SFMTA Adds Green Treatments, Posts to Eastern Cesar Chavez Bike Lanes

Photo: ##https://twitter.com/sfbike/status/251070415106080768##@SFBike/Twitter##

The SF Municipal Transportation Agency added “safe-hit” posts and dashed green pavement treatments to the bike lanes on eastern Cesar Chavez Street this week between Vermont and Pennsylvania streets.

Photo: ##https://www.facebook.com/photo.php?fbid=450521791653606&set=a.129453683760420.11389.129234557115666&type=1&theater##SFMTA Livable Streets/Facebook##

The new additions should improve the sense of separation, safety and visibility for people using the bike lanes, which were installed this spring. The bike lanes replaced car parking lanes on Cesar Chavez between the 101 and 280 highways, rather than the traffic lane as originally envisioned in the SF Bike Plan.

“As we continue to implement the vision of the Bike Plan, we understand that the work does not stop once the plan is on paper,” said SFMTA Director of Transportation Ed Reiskin in a statement. “This project is another example of the MTA listening to the community and adjusting designs to meet their needs. This work showcases an inexpensive, effective and attractive transportation option that that makes for a clearer and safer separation between bicycles and cars on this busy road.”

A post on the SFMTA Livable Streets Facebook page said crews were out today installing the green pavement treatments, which highlight areas where bikes and cars merge. The posts were installed last week.

  • Anonymous

    This has really improved eastern Cesar Chavez. So much better now, especially with the soft-hit posts. Wish they were doing the same to western Cesar Chavez (where I think they are just installing a door-zone old-school bike lane).

    The only problem is still that intersection with Evans on eastbound Cesar Chavez where you have to cross traffic that is turning right but moving really fast because they get a green arrow even when the straight-ahead traffic stopped. This makes this cross-over very nerve-wracking, further exacerbated by the large trucks that pass through this area and swing into the bike lane to make their wide right turns. There is a similar problem with westbound Cesar Chavez at the Hairball where the bike lane also splits car traffic lanes (I really despise this design). I haven’t ridden this section in the last 2 days, so I hope they are adding the green in these cross-over areas.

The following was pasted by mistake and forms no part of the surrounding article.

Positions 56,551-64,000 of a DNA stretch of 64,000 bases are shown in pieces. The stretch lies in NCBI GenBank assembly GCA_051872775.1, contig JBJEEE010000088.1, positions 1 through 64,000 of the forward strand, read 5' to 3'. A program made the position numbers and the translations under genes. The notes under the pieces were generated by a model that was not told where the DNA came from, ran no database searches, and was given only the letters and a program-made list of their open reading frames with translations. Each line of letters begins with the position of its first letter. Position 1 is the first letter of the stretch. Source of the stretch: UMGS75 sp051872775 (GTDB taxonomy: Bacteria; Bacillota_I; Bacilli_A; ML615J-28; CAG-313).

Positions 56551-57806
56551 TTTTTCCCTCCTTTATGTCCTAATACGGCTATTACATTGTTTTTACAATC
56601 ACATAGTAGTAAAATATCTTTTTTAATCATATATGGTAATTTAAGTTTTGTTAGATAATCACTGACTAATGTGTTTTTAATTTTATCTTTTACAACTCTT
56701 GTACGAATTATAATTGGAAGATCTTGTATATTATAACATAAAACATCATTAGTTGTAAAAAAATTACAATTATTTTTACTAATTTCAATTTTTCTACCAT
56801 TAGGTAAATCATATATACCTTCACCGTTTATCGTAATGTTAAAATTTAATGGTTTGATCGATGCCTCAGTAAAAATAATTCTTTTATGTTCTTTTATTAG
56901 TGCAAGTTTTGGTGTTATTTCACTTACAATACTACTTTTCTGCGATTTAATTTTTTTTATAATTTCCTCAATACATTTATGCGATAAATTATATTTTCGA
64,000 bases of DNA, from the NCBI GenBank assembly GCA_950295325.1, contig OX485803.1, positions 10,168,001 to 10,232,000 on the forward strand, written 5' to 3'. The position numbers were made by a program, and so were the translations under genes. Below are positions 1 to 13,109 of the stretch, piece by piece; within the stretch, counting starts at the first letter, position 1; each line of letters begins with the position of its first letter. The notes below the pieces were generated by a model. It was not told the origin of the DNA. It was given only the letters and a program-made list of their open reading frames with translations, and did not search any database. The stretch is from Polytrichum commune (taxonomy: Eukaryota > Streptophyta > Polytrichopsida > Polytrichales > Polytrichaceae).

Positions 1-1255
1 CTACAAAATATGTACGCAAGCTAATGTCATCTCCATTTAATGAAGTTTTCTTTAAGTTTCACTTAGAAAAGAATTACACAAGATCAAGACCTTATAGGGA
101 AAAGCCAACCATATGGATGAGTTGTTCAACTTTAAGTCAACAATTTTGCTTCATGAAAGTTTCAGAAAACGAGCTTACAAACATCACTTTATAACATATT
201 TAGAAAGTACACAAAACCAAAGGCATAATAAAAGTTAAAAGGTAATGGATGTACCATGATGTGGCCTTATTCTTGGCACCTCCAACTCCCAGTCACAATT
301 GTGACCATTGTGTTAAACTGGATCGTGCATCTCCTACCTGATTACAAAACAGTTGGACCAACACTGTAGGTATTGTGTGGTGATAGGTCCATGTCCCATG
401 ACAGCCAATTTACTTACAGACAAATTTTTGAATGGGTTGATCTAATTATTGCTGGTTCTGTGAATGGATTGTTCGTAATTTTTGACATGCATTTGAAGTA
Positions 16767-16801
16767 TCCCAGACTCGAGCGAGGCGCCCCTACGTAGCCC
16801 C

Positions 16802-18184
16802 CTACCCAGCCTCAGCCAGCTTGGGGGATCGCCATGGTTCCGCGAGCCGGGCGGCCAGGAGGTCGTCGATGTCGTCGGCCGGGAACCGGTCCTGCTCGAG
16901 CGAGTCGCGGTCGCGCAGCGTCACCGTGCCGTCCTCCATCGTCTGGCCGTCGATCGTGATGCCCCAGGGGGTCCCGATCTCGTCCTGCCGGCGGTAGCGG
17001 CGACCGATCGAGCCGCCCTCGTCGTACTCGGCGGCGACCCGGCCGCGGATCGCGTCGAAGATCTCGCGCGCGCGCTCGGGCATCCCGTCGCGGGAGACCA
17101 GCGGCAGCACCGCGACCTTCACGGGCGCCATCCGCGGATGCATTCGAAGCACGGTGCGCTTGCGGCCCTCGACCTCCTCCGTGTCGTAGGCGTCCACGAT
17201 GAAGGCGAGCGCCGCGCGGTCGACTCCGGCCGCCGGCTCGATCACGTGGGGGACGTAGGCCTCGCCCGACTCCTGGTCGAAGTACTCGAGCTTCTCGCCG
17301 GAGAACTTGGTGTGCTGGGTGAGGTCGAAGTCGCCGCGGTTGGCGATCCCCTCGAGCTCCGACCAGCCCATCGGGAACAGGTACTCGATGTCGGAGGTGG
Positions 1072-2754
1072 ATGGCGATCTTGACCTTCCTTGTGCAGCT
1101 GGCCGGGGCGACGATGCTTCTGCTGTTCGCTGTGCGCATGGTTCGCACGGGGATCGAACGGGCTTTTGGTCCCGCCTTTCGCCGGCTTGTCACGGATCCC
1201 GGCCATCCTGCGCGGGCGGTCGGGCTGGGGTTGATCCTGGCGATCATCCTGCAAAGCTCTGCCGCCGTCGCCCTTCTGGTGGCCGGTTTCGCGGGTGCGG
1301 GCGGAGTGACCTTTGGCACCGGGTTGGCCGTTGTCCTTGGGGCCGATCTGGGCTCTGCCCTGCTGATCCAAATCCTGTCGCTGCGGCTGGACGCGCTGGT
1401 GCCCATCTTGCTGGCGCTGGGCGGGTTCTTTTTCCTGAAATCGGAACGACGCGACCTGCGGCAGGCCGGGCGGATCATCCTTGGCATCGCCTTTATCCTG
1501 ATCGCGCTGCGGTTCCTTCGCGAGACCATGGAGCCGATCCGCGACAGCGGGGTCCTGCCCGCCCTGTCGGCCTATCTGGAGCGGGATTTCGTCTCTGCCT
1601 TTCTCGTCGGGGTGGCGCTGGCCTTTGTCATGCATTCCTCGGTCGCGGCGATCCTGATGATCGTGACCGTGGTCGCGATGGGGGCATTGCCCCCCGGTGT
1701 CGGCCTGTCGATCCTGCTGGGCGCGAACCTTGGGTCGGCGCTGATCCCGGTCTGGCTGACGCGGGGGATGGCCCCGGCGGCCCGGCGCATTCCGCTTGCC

Finally, they still need a buffered bike lane up Pennsylvania from Cesar Chavez to 22nd St. There is plenty of room (absolutely no reason for 2 lines of traffic between Cesar Chavez and the freeway exit ramp) so I don’t know what’s holding the MTA back on this one.

  • voltairesmistress

    This is wonderful news.  I used to ride to a client’s in the eastern portion of Bernal Heights, and the Cesar Chavez stretch frightened me.

  • Zack

    “we understand that the work does not stop once the plan is on paper”.  Gee, that’s reassuring….

  • Mike

    The quote is referring to how there was a legislated design on paper in the Bike Plan and how it was revisited after the injunction was lifted and re-designed to bring it up to current, higher standards. So yes, it is reassuring!

  • I got Cc’ed on an email to SFMTA from a friend who has some problems with the posts as specified. He has some more detailed complaints about Chavez/Evans but I know exactly what he was talking about at Chavez/Penn.

    As I would proceed down Chavez back in the day, I would start to look very early for an opportunity to move to the left hand travel lane to prepare for a merge into the left turn pocket onto Pennsylvania. He mentions that the soft hit posts continue way too far and make this 2 lane cross merge very dicey. And frankly, a “box turn” here is sort of fubar as well, because the road narrows and you get squeezed, or you can take the ancient remnant of a bike lane that goes out onto a sidewalk which is then obscured by a concrete post supporting I-280. You then cross Pennsylvania in the crosswalk, at which point you’d be setting up for your box turn in sort of a dodgy spot.

  • bws

    I was the one that posted the email to SFMTA. They are going to meet with me and a representative from SFBC on Monday afternoon to review the comments. 

    Here is the feedback I provided: 
    I have been delighted about the addition of the bike lanes in both the eastbound and westbound direction. They have significantly impacted the street design and the safety for cyclists on this stretch of roadway. Thank you for your support an improvements in this critical cycling corridor. However, I believe that the soft-hit bollards that have been added recently, while adding a very clear visual indicator for the drivers, is actually creating a hazardous condition for the cyclists and motorists at the points where the bollards end. Eastbound direction @ Evans StreetThe bike lane at this point takes a relatively rapid jog across the roadway where motorists are attempting to cross a lane of traffic to take a right hand turn at Evans. This is a location where many motorists are traveling rapidly as they approach the light (often increasing speed to make the light) and the bike lane crosses over the lane that is turning right. With the striping of the bike lanes, I’ve identified this as being the most dangerous section of the roadway.1)      the motorists are not expecting / properly forewarned that cyclists will actively jog in front of their cars